In Comcast’s Failed Merger, a Victory for Al Franken
Lawmakers use congressional hearings and letters to wield influence over corporate mergers – and that was certainly the case with Sen. Al Franken and the now-failed Comcast-Time Warner Cable deal.
In attacking the proposal, no lawmaker was a bigger player than Franken, the Minnesota Democrat who sent three letters to regulators and caught a Comcast executive in embarrassing obfuscation at a Judiciary Committee hearing.
Comcast is the dominant cable provider in Minneapolis, but Franken says his interest in the issue stems from his own past in the entertainment business as an actor on NBC’s “Saturday Night Live.” He argues that media consolidation, and in particular combinations of content providers and content creators, disserve consumers by raising prices and diminishing the quality of the content.
Franken says he’s an advocate of net neutrality for a similar reason. It prevents Internet providers from favoring some content over others.
When the merger was announced in February 2014, conventional wisdom had it that Comcast’s lobbying, along with its generosity to members of Congress, would ease the path to completion. Comcast’s nearly $5 million in contributions to candidates in the last election cycle placed it among the top corporate donors. Its political action committee was more generous than those of all but five other firms. Its $17 million in lobbying expenditures in 2014 were No. 1 among corporations.
But the company’s political spending did not translate into congressional support. Besides members of the Pennsylvania delegation — where Comcast is based — only Utah Republican Sen. Orrin G. Hatch wrote to regulators in support of the deal.
And then there was Franken. The issues he raised turned out to be prescient. In a February 2014 letter to Federal Communications Commission Chairman Tom Wheeler, Franken said that the FCC — which must approve media mergers — should look closely at the issue of net neutrality and Comcast’s adherence to it. That’s the principle that Internet service providers should not be allowed to slow down or block web pages of content companies.
He also argued that regulators should scrutinize Comcast’s compliance with the conditions it accepted when it was allowed to merge with NBC Universal in 2011.
Franken said he was confident that regulators would find that “Comcast has a history of breaching its legal obligations to consumers.”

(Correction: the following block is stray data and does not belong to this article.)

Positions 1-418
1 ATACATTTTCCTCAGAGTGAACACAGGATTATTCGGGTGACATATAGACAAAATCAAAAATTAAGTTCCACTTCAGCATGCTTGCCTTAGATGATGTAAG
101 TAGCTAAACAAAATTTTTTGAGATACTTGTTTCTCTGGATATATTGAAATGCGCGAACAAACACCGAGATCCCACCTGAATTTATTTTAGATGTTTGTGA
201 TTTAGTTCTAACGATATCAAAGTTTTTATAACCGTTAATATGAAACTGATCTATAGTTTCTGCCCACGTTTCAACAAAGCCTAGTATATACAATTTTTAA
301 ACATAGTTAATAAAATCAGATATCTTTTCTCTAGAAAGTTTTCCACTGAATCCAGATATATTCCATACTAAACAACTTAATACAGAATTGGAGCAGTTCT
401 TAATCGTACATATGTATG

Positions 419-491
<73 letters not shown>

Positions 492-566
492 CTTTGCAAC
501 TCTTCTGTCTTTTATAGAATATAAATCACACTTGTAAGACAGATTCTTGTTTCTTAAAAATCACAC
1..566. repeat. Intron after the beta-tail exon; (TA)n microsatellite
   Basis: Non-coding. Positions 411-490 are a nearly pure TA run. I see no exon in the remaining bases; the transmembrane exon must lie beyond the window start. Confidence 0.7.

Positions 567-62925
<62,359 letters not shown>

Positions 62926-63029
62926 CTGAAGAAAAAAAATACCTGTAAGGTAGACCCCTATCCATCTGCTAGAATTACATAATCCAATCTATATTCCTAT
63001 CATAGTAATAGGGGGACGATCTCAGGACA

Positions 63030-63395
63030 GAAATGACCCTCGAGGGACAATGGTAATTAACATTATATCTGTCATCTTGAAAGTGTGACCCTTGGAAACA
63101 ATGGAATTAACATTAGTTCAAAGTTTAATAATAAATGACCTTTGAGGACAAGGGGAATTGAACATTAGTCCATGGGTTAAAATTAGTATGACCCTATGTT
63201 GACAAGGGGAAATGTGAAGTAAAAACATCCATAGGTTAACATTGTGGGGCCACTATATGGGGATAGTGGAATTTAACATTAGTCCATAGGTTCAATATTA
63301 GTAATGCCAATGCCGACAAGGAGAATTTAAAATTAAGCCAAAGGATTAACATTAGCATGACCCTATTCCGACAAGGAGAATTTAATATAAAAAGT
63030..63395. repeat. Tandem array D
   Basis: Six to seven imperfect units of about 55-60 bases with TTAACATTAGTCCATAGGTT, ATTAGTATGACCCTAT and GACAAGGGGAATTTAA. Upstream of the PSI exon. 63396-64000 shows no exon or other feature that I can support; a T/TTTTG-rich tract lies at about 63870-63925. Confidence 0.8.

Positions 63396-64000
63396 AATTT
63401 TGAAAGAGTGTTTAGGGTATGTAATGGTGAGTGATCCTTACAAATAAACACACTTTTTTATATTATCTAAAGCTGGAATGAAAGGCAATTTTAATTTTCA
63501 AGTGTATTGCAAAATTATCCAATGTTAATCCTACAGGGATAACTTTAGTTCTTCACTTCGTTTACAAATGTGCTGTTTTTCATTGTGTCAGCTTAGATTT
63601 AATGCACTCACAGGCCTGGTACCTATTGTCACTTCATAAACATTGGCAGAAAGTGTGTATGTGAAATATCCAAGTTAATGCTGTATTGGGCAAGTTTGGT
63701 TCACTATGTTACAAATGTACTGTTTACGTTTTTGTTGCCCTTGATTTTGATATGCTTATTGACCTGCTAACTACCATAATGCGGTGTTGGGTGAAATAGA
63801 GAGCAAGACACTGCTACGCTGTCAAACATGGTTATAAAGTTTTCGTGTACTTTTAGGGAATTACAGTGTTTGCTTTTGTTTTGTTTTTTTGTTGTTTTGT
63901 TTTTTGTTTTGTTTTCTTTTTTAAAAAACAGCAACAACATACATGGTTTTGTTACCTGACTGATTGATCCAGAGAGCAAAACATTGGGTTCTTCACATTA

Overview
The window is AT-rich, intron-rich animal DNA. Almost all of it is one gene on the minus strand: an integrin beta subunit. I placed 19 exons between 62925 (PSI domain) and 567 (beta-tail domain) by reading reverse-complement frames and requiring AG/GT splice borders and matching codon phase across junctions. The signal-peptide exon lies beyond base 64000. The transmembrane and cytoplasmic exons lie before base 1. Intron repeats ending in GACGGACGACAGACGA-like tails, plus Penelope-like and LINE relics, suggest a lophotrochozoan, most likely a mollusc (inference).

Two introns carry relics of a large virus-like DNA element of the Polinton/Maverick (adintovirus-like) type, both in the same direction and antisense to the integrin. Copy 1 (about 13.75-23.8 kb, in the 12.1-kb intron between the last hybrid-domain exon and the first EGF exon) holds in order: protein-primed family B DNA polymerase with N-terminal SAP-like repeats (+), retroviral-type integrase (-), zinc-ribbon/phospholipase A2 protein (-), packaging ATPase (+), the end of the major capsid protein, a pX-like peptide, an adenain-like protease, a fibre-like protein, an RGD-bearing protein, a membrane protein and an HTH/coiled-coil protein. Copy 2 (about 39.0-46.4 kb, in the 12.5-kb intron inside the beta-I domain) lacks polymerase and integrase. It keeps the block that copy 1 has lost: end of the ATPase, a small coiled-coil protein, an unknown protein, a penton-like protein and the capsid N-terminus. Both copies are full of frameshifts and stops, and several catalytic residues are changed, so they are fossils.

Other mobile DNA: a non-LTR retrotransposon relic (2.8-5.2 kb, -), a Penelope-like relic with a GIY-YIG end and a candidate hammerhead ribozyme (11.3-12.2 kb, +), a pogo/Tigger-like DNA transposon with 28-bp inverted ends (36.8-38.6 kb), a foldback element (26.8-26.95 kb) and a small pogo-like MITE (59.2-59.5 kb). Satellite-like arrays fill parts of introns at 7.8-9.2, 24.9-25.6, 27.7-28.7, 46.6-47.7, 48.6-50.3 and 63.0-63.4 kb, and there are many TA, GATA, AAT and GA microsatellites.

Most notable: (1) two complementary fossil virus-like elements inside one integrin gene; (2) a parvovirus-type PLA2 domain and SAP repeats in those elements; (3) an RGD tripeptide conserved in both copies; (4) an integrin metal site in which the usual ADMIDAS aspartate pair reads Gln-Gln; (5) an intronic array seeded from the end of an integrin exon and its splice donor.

According to reports this week, the proposed merger fell apart after the Justice Department raised questions about Comcast’s merger with NBC, and over concerns that it would control too big a piece of the Internet service market — as much as 40 percent.
Comcast officially announced the deal was off on Friday morning. “Of course, we would have liked to bring our great products to new cities, but we structured this deal so that if the government didn’t agree, we could walk away,” said Comcast CEO Brian L. Roberts in announcing the decision.
Franken’s net neutrality argument played a role. The idea that one firm would control so much of the Internet service market didn’t sit well when the Obama administration is trying to get a better handle on the power exerted by Internet service providers. The administration supported the FCC’s decision in February to assume regulatory powers over them.
Comcast and Time Warner responded that the two firms operate in different markets and said that there would be no net loss of competition if they were allowed to merge. And they said that, in merging, Comcast would invest in Time Warner’s inferior infrastructure to provide better Internet service to its consumers. They also said they’d never violate the net neutrality principle.
But Franken noted that it was a 2007 move by Comcast to slow down content produced by a prospective competitor that had helped to create the groundswell of grassroots support for net neutrality.
He also pointed out that when Comcast’s merger with NBC was approved, Comcast had used the existence of a big competitor, Time Warner, as evidence that it would not be able to charge other cable operators more to carry NBC and its 20 cable networks.
“We can’t say that the existence of competition among distributors, including Time Warner Cable was a reason to approve the NBC deal in 2010, and then turn around a few years later and say that the absence of competition with Time Warner Cable is a reason to approve this deal,” Franken said at the Judiciary hearing in 2014.
As for compliance with the terms of the NBC deal, Franken noted that Comcast had gotten into trouble with the FCC for failing to market a stand-alone broadband cable service as it had promised — one that wasn’t bundled with a cable TV package — and for favoring the business news channel CNBC over Bloomberg’s television channel in its cable packages.
Comcast couldn’t find support in Congress. A coalition of groups opposed to the deal ginned up grassroots support. Franken said last year that he had heard from 100,000 people who opposed the deal.
The Stop Mega Comcast coalition, which included groups like Common Cause and Consumers Union but also rival businesses such as the Dish Network, hired its own lobbyists at the Glover Park Group, a well-connected Washington firm, and cultivated support for its position among members of Congress. Congressional letters opposing the deal outstripped those in favor.
Franken said the grassroots opposition made the difference. Comcast “hired an army of more than 100 lobbyists and spent millions of dollars on advertising to sell the deal,” he said in a statement Friday. “But more and more people came to see it the way I did and joined the fight.”